Tommy Starr, Pittsburgh, PA

Anthony Tresky, Pittsburgh, PA

John Guido Vitullo, Austintown, OH

 

YSYO Percussion Ensemble Personnel:

Drew Scalzo, Canfield HS

Jordan Bender, Seneca Valley HS (PA)

Mickey McIntyre, Howland HS

Brandon Maffitt, Warren Harding HS

Gabe Demeter, Seneca Valley HS (PA)

 

 

 

Director Bios

Ed Davis, MM

Ed is currently an adjunct percussion faculty at YSU and freelance musician and educator residing in Youngstown, Ohio.  He is also currently employed by SMARTS (Students Motivated by the ARTS) as a drum circle facilitator and coordinator of SMARTS Beats (drum based learning for students with cognitive disabilities), a private music teacher at Motter’s Music in Canfield, OH and maintains a very active performing and recording schedule throughout the region. Ed has also served as a visiting professor and taught world percussion at Capital University in Columbus, OH in 2012-13.

Ed graduated from Youngstown State University’s Dana School of Music in 2012 with a Masters degree in Percussion Performance. While at YSU, Ed was a featured performer on the Youngstown Percussion Collective’s recording of “Forms of Things Unknown,” a twelve-movement work for percussion ensemble by composer Dave Morgan. Since living in Youngstown, Ed has had the opportunity to perform with artists such as Angela Perley & the Howlin’ Moons, Jordan DePaul, Special Blend, Brad Wagner, Frank Castellano, Todd Cutshaw, Costley Ct., Penguins in Bondage: the YSU Frank Zappa Ensemble, Glenn Schaft, Dave Morgan, Tom Scott and the NO EXIT New Music Ensemble.

Originally from West Liberty, OH, Ed attended the Capital University Conservatory of Music in Columbus, OH and as a student of Bob Breithaupt, Jim Ed Cobbs, Eric Paton, and Nathan Anders he earned a Bachelor of Music in Music Media degree. While living in Columbus, Ed worked as an instructor at Columbus Pro Percussion and performed in a variety of styles as a freelance musician.  Focusing on mainly drumset and world percussion, Ed has performed with groups such as the Columbus Jazz Orchestra, Chuck Mangione, The Dirty Dozen Brass Band, and served as a member of national recording act, Red Wanting Blue.  He can be heard on their 2009 release, “These Magnificent Miles” (Fanatic/Capitol Music Group).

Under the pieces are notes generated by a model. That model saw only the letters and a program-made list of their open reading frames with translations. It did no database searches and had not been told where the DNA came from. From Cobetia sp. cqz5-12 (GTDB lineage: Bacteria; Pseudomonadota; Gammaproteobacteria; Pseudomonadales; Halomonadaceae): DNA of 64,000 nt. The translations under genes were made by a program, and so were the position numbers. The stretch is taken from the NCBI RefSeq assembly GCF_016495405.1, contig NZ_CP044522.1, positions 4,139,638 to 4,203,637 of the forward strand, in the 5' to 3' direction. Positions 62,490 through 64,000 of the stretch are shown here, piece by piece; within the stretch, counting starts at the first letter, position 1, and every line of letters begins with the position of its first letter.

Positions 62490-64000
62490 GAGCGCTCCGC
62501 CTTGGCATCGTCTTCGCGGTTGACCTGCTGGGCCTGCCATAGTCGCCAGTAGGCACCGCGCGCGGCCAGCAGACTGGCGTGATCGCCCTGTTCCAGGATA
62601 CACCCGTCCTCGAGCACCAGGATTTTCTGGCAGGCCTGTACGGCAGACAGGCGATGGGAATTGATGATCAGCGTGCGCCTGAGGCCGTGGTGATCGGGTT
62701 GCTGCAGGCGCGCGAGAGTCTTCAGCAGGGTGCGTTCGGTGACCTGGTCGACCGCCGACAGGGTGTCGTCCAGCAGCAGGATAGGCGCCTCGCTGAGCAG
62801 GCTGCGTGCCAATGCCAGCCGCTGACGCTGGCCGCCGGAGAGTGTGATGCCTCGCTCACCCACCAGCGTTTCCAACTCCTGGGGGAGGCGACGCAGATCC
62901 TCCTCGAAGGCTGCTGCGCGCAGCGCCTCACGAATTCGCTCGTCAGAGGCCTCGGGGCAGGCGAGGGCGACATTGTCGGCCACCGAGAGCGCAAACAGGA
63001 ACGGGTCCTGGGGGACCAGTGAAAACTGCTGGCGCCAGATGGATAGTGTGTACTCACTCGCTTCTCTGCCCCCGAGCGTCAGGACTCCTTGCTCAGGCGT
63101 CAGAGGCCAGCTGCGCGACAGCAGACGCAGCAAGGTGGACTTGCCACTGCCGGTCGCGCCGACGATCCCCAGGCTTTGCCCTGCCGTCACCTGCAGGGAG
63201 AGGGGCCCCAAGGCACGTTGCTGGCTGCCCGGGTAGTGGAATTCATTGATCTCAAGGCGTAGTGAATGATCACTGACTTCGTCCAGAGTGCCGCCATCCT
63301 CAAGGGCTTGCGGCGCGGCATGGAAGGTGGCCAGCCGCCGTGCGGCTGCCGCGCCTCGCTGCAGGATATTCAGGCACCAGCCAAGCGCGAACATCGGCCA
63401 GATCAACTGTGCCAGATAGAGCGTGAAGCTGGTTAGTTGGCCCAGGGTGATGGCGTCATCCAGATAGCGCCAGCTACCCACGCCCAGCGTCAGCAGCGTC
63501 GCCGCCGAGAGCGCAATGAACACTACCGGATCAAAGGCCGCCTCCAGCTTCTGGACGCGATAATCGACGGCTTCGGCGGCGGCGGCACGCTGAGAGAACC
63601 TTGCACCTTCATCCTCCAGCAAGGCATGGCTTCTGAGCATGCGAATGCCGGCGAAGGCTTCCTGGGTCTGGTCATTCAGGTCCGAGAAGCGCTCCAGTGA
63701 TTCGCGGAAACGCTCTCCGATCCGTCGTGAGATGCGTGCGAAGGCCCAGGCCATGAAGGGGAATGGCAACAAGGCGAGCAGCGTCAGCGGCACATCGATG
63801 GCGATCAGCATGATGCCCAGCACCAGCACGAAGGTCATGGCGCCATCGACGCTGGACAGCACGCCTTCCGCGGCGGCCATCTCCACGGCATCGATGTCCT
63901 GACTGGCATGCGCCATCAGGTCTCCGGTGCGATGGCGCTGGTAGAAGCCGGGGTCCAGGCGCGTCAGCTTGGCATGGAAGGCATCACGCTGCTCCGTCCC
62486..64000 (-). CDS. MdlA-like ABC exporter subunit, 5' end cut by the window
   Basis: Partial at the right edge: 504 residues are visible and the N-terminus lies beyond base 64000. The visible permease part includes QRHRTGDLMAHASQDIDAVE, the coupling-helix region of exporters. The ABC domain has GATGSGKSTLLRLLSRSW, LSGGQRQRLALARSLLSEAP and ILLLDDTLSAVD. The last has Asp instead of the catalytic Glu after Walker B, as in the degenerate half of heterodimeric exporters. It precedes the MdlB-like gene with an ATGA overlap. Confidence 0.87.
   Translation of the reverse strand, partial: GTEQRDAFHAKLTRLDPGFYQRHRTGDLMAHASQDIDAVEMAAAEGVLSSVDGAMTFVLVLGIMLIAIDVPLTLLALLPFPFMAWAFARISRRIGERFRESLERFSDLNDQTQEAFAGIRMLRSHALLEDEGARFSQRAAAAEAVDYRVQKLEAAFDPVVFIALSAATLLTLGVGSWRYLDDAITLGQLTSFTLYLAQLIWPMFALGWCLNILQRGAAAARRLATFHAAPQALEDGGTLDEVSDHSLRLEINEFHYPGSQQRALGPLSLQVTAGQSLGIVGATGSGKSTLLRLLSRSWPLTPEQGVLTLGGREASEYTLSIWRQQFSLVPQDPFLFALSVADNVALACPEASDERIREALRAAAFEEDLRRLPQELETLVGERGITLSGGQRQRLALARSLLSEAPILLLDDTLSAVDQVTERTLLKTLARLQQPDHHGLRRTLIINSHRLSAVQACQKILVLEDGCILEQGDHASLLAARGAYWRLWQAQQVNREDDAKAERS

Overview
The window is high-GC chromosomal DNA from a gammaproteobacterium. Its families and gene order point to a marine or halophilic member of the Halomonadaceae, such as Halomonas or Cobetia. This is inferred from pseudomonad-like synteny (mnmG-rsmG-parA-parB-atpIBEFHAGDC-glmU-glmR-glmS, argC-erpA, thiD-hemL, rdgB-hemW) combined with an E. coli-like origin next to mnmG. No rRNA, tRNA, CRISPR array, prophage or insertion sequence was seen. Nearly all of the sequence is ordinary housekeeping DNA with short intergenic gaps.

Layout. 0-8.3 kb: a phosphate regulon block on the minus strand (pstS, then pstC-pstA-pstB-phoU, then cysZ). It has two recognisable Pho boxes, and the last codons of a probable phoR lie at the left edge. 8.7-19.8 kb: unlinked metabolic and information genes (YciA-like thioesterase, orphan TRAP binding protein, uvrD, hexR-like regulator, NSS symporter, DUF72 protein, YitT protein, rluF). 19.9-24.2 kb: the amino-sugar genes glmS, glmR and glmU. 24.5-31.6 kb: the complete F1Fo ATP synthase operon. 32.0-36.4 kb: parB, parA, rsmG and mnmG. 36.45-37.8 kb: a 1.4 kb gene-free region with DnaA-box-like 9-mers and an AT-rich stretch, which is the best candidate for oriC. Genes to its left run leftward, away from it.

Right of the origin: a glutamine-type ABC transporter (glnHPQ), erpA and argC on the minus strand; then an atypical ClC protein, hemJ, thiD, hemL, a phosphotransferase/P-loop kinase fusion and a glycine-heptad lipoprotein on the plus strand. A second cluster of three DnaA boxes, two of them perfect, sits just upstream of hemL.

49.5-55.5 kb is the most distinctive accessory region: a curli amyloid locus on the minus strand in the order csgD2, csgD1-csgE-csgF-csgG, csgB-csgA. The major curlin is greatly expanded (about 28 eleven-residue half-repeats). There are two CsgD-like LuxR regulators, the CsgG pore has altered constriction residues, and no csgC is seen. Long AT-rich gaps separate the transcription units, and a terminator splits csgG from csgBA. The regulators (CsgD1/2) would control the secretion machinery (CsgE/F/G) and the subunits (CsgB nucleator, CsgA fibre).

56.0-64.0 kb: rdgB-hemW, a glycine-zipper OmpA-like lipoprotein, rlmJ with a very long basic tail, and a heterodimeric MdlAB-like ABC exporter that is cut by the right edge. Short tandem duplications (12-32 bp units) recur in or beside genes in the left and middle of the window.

Dustin May, BM

Originally from Westerville, Ohio, Dustin had the privilege of studying drum set with Jim Curlis and Jim Rupp. Dustin’s freelance beginnings sprouted here, at the Fort Hayes Metropolitan Career Center for Music and as a member of the Columbus Youth Jazz Orchestra. These two organizations allowed him to develop his craft while performing at many Columbus area venues such as the Southern Theatre, State House, Columbus Jazz and Rib Festival and many more.

In 2010 Dustin was selected by, the now Vice President of Education at the Lincoln Center, Todd Stoll, to perform the repertoire of Duke Ellington with the Ohio Youth Jazz Orchestra at the Parma Jazz Festival in Parma, Italy. The group had the pleasure of performing alongside some of their musical heroes including Joe Locke, Dianne Reeves, Ken Peplowski, Bucky Pizzarelli, Marcus Roberts, The Woody Herman Orchestra, Wes Anderson and Kurt Rosenwinkel.

Dustin received his degree in Jazz Studies from Youngstown State University in December of 2012. There he studied percussion with Dr. Glenn Schaft, Nathan Douds and Patrick Wagner. While he was a student at the Dana School of Music, Dustin had the pleasure of performing with the Wind Ensemble, Percussion Ensemble, Youngstown Percussion Collective Touring Group, Youngstown Jazz Collective, Jazz Ensemble I and several Jazz Combos. These ensembles allowed Dustin to perform with wonderful colleagues and musical mentors such as Ralph Lalama, Rufus Reid, Dave Morgan, Kent Engelhardt, Nathan Douds and many more. Dustin can be heard on the Youngstown Percussion Collective’s recording Forms of Things Unknown and the Youngstown Jazz Collective’s recording Absent Dreamers.

Dustin’s active freelance career has allowed him to play with many great artists such as Teddy Pantelas, Jeff Grubbs, Wilbur Krebs, Ernie Riggins, Pat Crossley, Frank Cunimondo, Kip Reed, Bobby Selvaggio, Ashley Summers, Tom Scott, Brad Wagner, Chris Anderson, Tony Spicer, Theron Brown, Sam Blakeslee, Chris Coles, Dave Morgan, Aidan Plank and many more.

This coming year Dustin is looking forward to recording with the Sam Blakeslee Large Ensemble and Bobby Selvaggio’s Transcendental Orchestra.